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Title: Design for deconstruction : an appraisal
Author: Densley Tingley, Danielle
ISNI:       0000 0004 2736 279X
Awarding Body: University of Sheffield
Current Institution: University of Sheffield
Date of Award: 2013
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This thesis contains an assessment and discussion of the sustainability of design for deconstruction. As a basis for the work, existing literature was reviewed and the gaps in existing knowledge highlighted. Environmental assessment methods were identified as a way to incentivise design for deconstruction. An analysis of LEED demonstrated minimal achievement of reuse credits, likely due to limited availability of reused materials. The supply chain can be developed in the future through the design for deconstruction of all new buildings. Quantifying the environmental benefits of design for deconstruction was underlined as a key strategy to encourage designers to consider the incorporation of design for deconstruction. A methodology was developed to account for designed-in future reuse at the initial design stage. This is based on a PAS2050 methodology (2008) which shares the environmental impact of an element over the number of predicted lives. In the course of this work it has been assumed that the typical building has a fifty year life span, a conservative estimate. Studies in this thesis limit analysis to a hundred year period, giving a possible two lives for the majority of elements. The methodology was used as a basis for the calculation of savings that occur by designing for deconstruction. Initial feasibility studies estimated that a 49% saving in embodied carbon is accomplished by designing for deconstruction. Having demonstrated the potential scope of savings, a tool, Sakura, was developed to enable designers to investigate the savings in embodied energy and carbon for their own schemes. Sakura was used to assess the savings that could be achieved for a range of case studies. Steel and timber frame structures demonstrated the greatest potential savings from design for deconstruction. School projects exhibited the highest savings when the building types were compared.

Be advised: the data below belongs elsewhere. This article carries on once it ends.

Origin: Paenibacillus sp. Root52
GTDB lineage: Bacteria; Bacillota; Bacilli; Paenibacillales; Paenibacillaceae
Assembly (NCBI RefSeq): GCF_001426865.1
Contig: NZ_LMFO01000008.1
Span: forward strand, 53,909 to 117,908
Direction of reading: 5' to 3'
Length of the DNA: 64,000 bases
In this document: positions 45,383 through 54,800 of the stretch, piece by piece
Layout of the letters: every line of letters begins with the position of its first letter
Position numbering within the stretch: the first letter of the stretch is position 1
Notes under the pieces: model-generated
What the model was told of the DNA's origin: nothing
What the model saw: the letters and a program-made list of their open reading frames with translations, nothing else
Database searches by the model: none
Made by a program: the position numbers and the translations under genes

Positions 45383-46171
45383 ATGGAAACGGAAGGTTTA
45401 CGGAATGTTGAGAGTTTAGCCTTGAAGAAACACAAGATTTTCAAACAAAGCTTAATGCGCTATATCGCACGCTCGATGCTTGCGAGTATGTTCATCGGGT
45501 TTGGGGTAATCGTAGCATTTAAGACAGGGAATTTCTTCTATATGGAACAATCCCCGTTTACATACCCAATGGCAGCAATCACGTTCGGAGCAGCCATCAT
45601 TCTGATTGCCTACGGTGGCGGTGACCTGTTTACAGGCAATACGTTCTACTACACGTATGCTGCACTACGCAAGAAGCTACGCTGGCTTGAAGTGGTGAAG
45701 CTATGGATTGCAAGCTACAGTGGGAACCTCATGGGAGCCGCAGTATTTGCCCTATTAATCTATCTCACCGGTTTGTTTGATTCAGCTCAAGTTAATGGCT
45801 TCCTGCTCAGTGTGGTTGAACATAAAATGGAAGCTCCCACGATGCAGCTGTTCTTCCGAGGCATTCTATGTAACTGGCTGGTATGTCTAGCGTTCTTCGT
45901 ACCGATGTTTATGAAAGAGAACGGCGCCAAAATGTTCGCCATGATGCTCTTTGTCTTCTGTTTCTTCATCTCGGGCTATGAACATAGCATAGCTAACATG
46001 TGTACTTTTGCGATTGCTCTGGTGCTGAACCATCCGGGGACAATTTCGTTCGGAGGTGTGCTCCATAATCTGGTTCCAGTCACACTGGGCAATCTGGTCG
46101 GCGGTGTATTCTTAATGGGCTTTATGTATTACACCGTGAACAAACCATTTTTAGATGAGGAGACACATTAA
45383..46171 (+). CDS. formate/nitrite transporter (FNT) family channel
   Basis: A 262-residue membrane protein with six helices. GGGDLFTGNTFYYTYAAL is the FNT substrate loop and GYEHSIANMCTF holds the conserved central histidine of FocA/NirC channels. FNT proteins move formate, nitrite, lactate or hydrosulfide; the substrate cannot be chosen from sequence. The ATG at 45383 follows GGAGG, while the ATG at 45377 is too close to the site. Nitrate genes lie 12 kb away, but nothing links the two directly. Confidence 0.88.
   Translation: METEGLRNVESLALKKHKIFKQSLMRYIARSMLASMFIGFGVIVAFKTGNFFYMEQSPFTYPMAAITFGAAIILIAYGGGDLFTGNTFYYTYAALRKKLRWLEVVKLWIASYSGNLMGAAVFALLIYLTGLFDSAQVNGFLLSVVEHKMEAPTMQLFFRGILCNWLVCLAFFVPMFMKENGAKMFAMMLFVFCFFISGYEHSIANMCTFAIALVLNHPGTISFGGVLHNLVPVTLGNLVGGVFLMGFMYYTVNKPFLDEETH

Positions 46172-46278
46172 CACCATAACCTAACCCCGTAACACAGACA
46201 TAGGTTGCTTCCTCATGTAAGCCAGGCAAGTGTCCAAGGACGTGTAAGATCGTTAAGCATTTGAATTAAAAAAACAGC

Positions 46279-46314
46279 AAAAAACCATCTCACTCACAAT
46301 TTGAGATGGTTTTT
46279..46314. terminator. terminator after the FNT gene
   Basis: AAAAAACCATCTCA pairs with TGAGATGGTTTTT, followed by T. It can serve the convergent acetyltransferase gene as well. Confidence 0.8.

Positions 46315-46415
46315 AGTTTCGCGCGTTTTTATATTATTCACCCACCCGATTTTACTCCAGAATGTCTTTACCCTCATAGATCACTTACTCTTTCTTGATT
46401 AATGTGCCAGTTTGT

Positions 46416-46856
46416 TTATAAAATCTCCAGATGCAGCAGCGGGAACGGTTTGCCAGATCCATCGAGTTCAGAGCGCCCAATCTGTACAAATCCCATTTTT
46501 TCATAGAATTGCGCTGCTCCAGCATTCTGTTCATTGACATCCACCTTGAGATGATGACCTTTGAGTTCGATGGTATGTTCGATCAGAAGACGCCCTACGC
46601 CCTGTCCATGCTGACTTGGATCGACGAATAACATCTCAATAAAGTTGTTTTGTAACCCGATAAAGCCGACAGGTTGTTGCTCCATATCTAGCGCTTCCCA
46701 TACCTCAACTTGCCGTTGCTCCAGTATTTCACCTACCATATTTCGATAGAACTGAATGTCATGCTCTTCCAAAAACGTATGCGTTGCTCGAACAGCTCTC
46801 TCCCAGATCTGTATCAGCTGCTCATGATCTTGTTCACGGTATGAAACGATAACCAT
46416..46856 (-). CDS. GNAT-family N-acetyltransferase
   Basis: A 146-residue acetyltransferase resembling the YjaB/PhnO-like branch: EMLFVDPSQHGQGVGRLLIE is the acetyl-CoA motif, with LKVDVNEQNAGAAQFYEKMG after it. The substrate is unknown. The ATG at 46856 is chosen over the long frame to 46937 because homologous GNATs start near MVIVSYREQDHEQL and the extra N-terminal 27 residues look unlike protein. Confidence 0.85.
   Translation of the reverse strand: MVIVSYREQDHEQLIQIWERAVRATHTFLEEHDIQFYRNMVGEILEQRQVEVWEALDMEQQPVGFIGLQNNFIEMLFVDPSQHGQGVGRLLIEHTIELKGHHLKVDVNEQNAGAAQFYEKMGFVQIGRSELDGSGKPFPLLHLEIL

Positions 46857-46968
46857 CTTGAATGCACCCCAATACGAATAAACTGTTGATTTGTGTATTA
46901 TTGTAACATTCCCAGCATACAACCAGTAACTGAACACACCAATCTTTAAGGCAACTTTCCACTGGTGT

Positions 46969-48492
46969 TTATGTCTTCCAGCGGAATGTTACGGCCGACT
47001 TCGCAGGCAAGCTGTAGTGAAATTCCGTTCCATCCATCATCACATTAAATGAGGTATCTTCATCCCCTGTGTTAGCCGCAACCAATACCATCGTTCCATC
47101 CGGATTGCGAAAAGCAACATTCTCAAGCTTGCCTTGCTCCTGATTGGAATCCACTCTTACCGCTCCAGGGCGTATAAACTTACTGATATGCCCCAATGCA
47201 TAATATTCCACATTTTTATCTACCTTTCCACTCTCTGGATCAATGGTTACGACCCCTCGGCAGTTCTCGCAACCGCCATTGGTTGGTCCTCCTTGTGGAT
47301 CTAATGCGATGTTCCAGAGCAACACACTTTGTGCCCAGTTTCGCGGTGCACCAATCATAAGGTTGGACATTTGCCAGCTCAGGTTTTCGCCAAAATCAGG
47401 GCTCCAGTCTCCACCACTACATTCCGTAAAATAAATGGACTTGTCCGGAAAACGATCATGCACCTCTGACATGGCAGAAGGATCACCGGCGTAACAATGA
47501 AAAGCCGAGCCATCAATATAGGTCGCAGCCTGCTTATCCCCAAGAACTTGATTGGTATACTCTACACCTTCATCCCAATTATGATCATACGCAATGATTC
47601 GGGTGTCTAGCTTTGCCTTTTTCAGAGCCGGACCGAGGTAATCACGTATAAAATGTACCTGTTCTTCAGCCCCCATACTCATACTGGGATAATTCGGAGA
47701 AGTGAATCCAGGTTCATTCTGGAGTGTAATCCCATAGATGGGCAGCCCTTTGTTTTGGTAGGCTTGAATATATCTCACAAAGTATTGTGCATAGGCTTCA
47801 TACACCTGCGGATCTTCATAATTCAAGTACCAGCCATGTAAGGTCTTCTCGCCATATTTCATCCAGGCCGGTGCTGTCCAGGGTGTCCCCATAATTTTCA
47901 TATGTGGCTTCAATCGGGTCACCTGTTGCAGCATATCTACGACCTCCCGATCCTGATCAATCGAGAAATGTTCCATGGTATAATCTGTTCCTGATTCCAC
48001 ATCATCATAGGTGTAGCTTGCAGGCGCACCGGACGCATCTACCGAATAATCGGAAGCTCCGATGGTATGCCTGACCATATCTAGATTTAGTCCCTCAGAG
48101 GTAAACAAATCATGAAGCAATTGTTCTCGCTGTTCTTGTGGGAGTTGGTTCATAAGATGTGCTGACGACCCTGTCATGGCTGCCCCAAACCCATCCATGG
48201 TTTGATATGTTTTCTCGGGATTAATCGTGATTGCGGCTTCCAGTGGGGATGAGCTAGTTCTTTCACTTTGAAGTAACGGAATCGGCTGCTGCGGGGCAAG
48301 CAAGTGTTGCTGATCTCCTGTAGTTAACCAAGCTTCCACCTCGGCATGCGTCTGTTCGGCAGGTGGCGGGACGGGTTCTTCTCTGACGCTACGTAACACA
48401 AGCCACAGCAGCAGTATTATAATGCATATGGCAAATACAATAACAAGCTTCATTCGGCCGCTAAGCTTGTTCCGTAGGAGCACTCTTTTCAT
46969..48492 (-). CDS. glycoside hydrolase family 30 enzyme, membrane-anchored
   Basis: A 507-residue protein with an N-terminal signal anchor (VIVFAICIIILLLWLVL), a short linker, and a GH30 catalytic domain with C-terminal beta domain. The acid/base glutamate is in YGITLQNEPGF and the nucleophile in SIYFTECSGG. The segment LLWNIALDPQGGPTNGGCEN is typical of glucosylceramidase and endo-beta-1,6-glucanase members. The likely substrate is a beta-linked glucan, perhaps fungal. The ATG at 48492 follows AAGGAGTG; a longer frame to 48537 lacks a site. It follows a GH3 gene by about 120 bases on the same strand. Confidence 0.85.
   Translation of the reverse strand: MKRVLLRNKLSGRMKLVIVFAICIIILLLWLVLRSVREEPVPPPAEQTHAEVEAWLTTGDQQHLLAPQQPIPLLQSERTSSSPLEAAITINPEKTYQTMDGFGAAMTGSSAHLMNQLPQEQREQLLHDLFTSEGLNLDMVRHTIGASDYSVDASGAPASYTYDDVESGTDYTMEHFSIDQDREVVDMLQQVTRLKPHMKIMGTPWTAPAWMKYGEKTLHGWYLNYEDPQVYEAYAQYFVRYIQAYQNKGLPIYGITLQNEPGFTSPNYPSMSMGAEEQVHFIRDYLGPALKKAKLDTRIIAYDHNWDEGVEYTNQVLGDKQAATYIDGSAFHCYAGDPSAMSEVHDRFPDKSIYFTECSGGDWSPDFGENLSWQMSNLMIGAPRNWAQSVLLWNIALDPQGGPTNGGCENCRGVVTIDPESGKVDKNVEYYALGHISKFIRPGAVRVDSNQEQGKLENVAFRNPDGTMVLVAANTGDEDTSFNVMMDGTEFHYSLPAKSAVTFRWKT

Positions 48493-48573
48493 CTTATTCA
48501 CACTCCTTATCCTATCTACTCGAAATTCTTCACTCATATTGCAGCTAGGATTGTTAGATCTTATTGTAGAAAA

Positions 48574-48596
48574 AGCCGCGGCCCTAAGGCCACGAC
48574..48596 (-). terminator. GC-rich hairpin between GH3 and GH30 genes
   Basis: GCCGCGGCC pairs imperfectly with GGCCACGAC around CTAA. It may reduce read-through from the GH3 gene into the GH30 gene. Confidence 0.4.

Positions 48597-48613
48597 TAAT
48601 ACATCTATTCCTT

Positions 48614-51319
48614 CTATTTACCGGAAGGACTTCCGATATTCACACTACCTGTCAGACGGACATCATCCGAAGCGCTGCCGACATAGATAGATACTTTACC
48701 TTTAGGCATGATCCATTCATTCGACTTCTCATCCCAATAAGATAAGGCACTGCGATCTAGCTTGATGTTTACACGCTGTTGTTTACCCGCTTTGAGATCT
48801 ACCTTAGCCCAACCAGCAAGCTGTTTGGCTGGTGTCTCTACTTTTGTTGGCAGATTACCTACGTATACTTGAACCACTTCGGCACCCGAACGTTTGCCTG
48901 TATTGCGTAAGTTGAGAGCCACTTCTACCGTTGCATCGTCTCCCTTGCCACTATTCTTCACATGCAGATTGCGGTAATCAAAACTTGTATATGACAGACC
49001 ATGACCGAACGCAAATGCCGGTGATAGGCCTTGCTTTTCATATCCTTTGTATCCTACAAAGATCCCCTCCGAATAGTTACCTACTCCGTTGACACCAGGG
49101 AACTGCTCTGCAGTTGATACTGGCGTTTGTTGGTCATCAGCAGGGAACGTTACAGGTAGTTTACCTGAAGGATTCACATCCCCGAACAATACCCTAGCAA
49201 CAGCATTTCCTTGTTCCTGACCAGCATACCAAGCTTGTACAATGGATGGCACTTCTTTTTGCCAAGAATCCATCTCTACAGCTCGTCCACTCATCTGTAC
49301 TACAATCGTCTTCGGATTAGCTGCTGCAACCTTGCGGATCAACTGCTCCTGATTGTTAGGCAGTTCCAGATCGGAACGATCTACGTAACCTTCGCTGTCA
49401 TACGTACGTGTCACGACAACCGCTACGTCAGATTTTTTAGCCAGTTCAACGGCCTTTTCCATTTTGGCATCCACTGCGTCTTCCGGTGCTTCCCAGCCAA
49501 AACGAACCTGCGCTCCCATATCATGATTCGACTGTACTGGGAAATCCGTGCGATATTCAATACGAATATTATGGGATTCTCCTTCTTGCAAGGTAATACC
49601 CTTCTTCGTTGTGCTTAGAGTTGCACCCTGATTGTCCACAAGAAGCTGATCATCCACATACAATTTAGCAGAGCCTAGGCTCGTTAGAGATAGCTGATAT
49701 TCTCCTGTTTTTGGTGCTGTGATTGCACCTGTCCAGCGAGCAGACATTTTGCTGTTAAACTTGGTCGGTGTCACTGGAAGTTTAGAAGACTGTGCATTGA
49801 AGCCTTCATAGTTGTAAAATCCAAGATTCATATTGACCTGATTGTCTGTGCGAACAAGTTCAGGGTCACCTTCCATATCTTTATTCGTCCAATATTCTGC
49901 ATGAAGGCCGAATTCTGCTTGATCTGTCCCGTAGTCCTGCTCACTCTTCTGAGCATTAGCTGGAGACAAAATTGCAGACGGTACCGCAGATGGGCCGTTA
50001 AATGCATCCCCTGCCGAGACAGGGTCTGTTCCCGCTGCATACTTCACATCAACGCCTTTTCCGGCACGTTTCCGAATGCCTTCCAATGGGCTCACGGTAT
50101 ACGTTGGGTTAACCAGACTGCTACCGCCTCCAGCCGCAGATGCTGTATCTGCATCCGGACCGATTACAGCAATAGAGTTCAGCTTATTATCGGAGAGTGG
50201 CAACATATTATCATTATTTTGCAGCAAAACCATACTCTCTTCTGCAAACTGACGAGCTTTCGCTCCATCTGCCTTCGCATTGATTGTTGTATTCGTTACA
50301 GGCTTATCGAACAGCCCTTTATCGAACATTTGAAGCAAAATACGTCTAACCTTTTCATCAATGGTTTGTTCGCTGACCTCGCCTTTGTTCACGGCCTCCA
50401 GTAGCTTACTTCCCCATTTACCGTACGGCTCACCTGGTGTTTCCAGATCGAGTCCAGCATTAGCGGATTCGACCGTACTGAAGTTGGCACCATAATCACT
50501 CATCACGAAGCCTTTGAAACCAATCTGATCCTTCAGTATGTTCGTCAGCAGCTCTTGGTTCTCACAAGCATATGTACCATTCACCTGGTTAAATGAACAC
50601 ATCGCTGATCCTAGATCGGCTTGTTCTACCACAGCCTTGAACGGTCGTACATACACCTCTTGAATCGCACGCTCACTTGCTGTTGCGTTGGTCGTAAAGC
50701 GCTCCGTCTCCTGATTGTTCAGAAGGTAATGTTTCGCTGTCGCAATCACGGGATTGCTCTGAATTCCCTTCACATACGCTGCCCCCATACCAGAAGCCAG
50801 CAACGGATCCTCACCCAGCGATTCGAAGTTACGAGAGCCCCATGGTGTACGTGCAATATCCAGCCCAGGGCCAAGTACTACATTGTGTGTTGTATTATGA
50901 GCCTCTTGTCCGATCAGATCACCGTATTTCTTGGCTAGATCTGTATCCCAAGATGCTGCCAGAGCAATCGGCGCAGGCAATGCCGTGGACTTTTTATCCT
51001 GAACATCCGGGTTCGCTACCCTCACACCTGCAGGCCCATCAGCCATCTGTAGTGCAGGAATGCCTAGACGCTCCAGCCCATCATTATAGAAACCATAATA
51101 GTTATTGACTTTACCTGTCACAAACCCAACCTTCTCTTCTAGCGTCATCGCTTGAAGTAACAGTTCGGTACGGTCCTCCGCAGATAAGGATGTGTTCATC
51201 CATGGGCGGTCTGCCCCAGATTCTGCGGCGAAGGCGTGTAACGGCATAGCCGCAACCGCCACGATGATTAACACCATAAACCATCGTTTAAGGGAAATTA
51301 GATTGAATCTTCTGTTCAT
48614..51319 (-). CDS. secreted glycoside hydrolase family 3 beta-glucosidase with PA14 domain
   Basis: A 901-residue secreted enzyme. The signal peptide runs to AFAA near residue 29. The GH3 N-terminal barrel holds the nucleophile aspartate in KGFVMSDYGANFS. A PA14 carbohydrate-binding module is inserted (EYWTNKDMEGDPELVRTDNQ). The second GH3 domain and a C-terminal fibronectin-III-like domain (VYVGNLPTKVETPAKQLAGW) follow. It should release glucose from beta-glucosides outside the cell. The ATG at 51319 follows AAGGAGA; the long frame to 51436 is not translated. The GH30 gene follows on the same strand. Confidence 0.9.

Supervisor: Davison, J. B. Sponsor: Not available
Qualification Name: Thesis (Ph.D.) Qualification Level: Doctoral
EThOS ID:  DOI: Not available